{¶ 23} Similarly, here, we are hard-pressed to find plain error where appellant's counsel faced this particular issue in the trial court and not only failed to object but affirmatively waived any error. In addition to the nonalignment of the child's and appellant's interests that also is present here, the result is even more compelling because, unlike the facts in Johnson, the trial court here appointed new counsel for the child, so the child was not without counsel during the trial. Lastly, and significantly, the subsequently appointed counsel for the child did not object to the proceedings that allowed the guardian ad litem to remain in that role and withdraw as counsel. Thus, to the extent that appellant contends that he cannot waive error on behalf of the child, the guardian ad litem waived error at the September hearing, and the newly appointed counsel did not object at the November trial.

{¶ 24} Although appellant relies heavily on In re Moore, 158 Ohio App.3d 679, 2004-Ohio-4544, 821 N.E.2d 1039, Moore is distinguishable on at least two grounds. Moore addressed whether the child was entitled to counsel; here, counsel represented the child at all times. Moreover, Moore did not involve the affirmative waiver present in this case. While the facts of this case may be unique, we discern no reversible error in the manner the trial court handled the issue regarding the guardian ad litem during the September 2008 hearing. Appellant's first assignment of error is overruled.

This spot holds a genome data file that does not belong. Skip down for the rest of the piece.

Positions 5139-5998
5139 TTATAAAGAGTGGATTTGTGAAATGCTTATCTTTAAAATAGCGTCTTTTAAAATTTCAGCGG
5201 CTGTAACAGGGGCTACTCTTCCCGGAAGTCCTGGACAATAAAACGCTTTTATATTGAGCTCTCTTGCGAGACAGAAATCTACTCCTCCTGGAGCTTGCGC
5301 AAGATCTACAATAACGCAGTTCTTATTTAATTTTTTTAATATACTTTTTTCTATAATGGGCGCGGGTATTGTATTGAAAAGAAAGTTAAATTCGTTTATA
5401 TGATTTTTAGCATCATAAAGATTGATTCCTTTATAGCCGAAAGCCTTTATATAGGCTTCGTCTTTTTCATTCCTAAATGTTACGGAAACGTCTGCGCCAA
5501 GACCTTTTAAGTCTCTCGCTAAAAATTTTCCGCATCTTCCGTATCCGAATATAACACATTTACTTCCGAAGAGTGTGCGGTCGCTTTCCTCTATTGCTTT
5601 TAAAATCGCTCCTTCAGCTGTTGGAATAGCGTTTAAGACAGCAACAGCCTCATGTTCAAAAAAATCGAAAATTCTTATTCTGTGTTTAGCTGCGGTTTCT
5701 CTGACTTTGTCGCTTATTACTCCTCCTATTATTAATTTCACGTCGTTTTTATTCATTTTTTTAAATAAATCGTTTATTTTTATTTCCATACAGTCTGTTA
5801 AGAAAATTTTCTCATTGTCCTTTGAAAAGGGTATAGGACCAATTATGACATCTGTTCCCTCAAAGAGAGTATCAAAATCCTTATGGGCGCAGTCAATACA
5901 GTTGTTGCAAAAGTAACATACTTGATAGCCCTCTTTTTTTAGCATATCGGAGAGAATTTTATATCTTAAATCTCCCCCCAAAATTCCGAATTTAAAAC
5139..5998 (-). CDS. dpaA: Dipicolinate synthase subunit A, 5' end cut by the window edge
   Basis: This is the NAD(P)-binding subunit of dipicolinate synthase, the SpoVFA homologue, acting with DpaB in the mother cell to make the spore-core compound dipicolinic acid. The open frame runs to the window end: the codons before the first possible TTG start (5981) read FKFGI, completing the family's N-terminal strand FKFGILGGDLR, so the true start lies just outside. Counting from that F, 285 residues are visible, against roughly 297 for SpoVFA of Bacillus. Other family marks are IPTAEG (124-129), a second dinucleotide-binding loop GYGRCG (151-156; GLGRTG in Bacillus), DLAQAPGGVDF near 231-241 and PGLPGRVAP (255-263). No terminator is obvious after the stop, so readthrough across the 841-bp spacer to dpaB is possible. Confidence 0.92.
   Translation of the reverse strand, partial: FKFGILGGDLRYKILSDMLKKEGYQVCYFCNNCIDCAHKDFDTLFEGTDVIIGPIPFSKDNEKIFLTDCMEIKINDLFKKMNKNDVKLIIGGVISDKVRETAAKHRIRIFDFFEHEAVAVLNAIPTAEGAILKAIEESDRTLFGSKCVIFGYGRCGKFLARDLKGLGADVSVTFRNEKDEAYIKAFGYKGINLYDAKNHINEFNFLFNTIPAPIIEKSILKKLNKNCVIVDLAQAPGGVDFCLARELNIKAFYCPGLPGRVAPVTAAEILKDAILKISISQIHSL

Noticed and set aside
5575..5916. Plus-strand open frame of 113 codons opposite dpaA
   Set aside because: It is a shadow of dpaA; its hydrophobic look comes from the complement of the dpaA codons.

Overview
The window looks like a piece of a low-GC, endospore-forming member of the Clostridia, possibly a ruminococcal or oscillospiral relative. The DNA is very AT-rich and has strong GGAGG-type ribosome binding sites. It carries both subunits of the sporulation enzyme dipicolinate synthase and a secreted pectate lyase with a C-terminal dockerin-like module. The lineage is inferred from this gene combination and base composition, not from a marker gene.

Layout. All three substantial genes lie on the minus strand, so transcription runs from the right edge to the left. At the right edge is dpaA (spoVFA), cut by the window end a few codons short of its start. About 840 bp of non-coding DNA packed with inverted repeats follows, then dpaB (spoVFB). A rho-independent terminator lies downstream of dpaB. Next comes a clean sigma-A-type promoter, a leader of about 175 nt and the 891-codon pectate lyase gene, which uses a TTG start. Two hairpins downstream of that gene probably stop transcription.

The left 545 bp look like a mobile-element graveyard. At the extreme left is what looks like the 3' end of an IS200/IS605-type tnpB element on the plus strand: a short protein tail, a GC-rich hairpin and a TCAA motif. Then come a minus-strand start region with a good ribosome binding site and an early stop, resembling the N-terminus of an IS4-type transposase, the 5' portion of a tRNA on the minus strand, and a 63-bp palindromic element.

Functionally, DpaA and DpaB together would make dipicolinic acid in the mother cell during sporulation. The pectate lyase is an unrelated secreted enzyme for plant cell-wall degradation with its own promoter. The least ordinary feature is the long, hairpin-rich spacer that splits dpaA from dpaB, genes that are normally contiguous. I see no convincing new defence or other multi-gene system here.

IV. Second Assignment of Error — Ineffective assistance of counsel

{¶ 25} Appellant's second assignment of error asserts that the child's newly appointed counsel failed to advocate her wishes. "[T]he two-part test for ineffective assistance of counsel used in criminal cases, announced in Strickland [ v. Washington (1984), 466 U.S. 668, 104 S.Ct. 2052, 80 L.Ed.2d 674] * * * is equally applicable in actions by the state to force the permanent, involuntary termination of parental rights." Jones v. Lucas Cty. Children Servs. Bd. (1988), 46 Ohio App.3d 85, 86, 546 N.E.2d 471. Strickland requires that appellant first show that counsel's performance was deficient. To meet that requirement, appellant must show that the child's attorney made errors so serious "that counsel was not functioning as the `counsel' guaranteed the defendant by the Sixth Amendment." Strickland at 687, 104 S.Ct. 2052, 80 L.Ed.2d 674. In addition, appellant must show that counsel's deficient performance prejudiced the child's case. To meet the second requirement, appellant must show that counsel's errors "were so serious as to deprive [the child] of a fair trial, a trial whose result is reliable." Id. In effect, appellant must show that there is a "reasonable probability" that but for counsel's errors, the result of the trial would have been different. Id. at 694, 104 S.Ct. 2052, 80 L.Ed.2d 674.